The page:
Speakers Encourage Data Sharing at Health Datapalooza Conference
June 3, 2015 in News
Expanding access to health information and making it more useful for patients and providers is key to improving care quality, according to experts at this week’s Health Datapalooza conference in Washington, D.C., Modern Healthcare reports.
For example, several speakers, including former National Coordinator for Health IT Farzad Mostashari and Health Collaborative CEO Craig Brammer, highlighted the effect health data sharing could have on reducing costly emergency department visits.
Mostashari noted that eliminating patients’ unnecessary hospital visits should be at the top of providers’ minds, adding that a provider who receives a notification about a patient visiting the ED should see that as a financial loss and a missed opportunity to provide care for the patient.
He said providers’ main focus should be quality of care, instead of focusing on the traditional fee-for-service mindset of how they can see the most patients.
Meanwhile, Brammer noted that patients often visit EDs without their primary care physicians’ knowledge. If providers instead received electronic notices when their patients arrived in EDs, they could be more proactive in managing their patients’ care in the future, according to Brammer. He noted that Cincinnati has a system in place that allows doctors to receive an electronic notice when their patients are registered at a hospital, even if the hospital is a competitor.
Other speakers at the conference said that data sharing should expand beyond local providers. For example, Jonathan Mathieu, chief economist at the Center for Improving Value in Health Care, said widespread data sharing can help consumers and providers to compare health care quality and price metrics in their own regions. He said there are “[a] lot of really neat things … going on at the local, regional and state levels,” adding, “We need to leverage those things” (Green, Modern Healthcare, 6/1).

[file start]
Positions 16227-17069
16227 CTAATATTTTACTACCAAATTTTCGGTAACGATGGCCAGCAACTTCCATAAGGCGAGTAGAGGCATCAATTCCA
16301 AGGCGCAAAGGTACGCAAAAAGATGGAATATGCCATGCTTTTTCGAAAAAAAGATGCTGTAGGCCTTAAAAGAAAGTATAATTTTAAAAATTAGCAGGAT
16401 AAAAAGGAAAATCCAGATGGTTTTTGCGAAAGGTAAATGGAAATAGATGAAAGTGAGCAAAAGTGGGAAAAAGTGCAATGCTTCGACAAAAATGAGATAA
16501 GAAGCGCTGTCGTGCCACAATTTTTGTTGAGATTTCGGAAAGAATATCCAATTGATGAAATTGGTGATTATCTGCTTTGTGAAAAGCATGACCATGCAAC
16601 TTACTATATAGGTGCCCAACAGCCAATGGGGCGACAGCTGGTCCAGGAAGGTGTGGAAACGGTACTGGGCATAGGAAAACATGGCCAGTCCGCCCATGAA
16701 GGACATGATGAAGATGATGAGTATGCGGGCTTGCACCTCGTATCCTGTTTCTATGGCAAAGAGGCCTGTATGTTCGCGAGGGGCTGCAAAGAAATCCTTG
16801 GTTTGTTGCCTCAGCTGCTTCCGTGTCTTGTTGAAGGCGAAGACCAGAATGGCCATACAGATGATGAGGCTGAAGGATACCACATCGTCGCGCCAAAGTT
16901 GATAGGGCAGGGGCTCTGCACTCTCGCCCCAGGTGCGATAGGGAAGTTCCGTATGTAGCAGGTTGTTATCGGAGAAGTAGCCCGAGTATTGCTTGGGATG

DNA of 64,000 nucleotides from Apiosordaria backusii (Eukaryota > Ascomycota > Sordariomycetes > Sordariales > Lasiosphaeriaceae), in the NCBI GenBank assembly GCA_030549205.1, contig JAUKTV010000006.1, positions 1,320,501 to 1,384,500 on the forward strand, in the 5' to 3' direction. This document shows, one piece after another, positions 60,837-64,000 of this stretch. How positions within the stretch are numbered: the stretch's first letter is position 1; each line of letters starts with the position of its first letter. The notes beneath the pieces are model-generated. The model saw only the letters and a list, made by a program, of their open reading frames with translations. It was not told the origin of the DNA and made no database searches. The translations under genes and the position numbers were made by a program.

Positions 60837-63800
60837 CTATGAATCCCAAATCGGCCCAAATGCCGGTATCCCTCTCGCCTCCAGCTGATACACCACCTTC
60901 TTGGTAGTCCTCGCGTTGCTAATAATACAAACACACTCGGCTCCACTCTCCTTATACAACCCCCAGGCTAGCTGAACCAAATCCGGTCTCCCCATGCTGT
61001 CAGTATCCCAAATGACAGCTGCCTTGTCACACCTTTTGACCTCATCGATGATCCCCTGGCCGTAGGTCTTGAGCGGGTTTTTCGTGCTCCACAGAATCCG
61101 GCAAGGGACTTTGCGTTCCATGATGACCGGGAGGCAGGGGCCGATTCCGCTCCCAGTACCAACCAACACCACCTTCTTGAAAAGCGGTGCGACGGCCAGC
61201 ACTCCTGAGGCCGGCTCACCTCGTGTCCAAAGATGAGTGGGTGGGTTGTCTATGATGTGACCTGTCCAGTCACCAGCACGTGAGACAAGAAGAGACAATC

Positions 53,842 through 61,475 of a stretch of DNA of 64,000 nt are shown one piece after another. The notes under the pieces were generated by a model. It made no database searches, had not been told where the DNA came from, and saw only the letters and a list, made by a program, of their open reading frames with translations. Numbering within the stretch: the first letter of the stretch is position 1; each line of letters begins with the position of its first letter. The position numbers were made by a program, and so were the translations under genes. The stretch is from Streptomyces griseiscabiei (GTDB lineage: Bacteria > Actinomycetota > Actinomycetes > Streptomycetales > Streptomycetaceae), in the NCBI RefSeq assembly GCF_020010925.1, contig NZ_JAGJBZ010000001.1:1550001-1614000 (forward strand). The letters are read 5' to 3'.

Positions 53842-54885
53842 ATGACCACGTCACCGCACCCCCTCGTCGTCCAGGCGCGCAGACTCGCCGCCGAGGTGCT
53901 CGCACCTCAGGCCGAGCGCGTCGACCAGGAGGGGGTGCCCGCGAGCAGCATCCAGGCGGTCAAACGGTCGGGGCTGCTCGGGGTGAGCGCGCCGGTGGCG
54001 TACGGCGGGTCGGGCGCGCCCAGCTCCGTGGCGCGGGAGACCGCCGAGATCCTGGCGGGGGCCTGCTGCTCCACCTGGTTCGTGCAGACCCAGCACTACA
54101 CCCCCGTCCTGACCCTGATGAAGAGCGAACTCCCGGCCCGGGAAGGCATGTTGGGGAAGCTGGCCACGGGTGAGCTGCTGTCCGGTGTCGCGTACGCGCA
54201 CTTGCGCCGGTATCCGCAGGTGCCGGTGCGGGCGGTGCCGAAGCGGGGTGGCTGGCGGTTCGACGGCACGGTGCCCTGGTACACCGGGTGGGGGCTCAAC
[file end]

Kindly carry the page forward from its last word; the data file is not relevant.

CMS Creates Email Address To Report Data Blocking
In related news, CMS acting Administrator Andy Slavitt at the conference announced that the agency has created an email address that patients, providers and others can use to report information blocking practices, Modern Healthcare reports (Green, Modern Healthcare, 6/2).
In April, the Office of the National Coordinator for Health IT released a report that found some health IT vendors and health care providers are intentionally blocking the sharing of patient information, impeding progress toward a national data sharing goal.
In the report, ONC listed several complaints that it has received, including that vendors have:
- Charged high fees to establish connections and share patient records;
- Required customers to use proprietary platforms; and
- Made it prohibitively costly to change EHR systems (iHealthBeat, 4/15).
During the conference, Slavitt said, “I want to hear and understand information-blocking practices you’ve experienced,” adding, “Data blocking will not be tolerated.” CMS officials will follow up on the emails, which can be sent to email@example.com, according to Slavitt.
National Coordinator for Health IT Karen DeSalvo during the conference noted that federal officials are “going to be calling on the private sector to commit to [openness] … in a more public fashion — to say that [blocking is] not okay.” However, she acknowledged that solving the issue will be complicated.
Brammer, who previously served on a team that pushed for open and portable electronic health records at ONC, agreed with DeSalvo, saying, “If you’re a hospital CEO in the past, you didn’t think about, ‘How am I going to make it easier for my customers to go to my competitor?’ It makes perfect economic sense to be where we are today” (Modern Healthcare, 6/2).